My abstract for the panel “Generativity and Creative Agency in Post-Cinematic Media” at SLSA 2016 in Atlanta:
Post-Cinema as a Generative Media Regime
Shane Denson, Stanford University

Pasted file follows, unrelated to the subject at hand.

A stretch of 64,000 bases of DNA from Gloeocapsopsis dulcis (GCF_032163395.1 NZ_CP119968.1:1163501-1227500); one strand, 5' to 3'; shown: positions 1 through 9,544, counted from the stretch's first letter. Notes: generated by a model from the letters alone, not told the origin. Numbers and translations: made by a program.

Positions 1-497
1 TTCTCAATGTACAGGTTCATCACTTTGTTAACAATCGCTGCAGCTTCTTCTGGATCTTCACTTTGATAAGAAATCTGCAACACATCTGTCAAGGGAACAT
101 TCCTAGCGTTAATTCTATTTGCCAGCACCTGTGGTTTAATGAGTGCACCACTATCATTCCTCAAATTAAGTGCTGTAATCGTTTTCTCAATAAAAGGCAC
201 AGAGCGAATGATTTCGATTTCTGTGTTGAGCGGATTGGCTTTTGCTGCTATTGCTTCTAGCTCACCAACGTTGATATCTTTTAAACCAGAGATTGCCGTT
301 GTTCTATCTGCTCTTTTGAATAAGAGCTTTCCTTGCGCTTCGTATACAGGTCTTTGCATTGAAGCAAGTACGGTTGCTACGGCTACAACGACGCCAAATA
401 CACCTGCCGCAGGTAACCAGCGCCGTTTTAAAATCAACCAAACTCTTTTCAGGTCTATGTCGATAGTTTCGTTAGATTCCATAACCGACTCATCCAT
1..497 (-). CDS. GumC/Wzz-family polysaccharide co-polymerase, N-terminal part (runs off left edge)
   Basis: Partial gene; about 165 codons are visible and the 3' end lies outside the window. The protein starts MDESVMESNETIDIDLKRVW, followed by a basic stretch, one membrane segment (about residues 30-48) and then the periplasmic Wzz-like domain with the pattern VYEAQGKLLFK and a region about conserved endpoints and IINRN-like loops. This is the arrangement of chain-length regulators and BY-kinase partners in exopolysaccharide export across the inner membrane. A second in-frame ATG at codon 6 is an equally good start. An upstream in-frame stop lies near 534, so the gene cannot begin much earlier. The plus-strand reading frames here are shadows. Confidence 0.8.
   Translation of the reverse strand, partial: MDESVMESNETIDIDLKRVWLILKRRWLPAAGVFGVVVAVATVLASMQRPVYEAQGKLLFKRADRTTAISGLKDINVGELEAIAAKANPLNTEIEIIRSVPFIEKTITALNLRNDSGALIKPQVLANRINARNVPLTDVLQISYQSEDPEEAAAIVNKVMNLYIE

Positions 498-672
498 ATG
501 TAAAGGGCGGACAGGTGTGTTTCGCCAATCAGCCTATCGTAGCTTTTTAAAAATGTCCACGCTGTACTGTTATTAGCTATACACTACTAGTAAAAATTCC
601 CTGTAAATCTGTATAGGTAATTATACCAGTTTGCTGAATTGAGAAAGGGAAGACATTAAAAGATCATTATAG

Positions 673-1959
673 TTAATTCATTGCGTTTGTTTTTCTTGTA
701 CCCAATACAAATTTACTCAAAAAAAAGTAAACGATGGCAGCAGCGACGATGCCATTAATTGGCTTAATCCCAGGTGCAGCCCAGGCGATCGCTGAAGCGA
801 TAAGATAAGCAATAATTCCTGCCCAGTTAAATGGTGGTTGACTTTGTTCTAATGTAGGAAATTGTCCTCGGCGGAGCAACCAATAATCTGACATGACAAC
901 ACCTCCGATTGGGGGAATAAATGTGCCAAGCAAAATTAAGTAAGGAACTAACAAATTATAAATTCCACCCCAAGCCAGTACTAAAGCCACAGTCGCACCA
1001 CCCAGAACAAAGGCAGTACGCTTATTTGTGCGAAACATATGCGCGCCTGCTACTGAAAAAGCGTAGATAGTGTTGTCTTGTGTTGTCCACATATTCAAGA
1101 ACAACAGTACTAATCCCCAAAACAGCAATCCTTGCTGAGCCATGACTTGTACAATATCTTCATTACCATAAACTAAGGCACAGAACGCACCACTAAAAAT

This presentation examines recent theories and approaches to post-cinema, understood broadly as the informatically informed audio-visual media regime that follows in the wake of electronic and digital media’s absorption and re-tooling of cinematic technologies and modes of representation. Taking cues from Steven Shaviro’s Post-Cinematic Affect (2010) and the diverse contributions to the collection Post-Cinema: Theorizing 21st-Century Film (2016, co-edited by Shane Denson and Julia Leyda), among others, I aim in particular to foreground the ways in which what has often been conceived in terms of loss (e.g. the loss of indexicality, the demise of celluloid, or the death of cinema as an institution or context for collective reception) inevitably also involves an additive or generative moment—a moment of technical and cultural creation informed by the microtemporal and computational processes that displace and transform the photographic ontology of cinema. Such generativity has been glimpsed in a variety of critical and theoretical statements, such as Lev Manovich’s argument that digital processes render all images “animation,” Steven Shaviro’s focus on “affect” as the pre-perceptual site of these images’ registration, or Vivian Sobchack’s recent meditations on the emergence of a new spatiotemporal dimension within the “screen-sphere” that now encompasses all of human life. As of yet, however, these approaches have not been synthesized into a more general, comprehensive framework of post-cinematic generativity. This talk aims to make a step in this direction by identifying the technical, phenomenological, and pre-personal foundations of the post-cinematic media regime and its particular mechanisms of creative agency.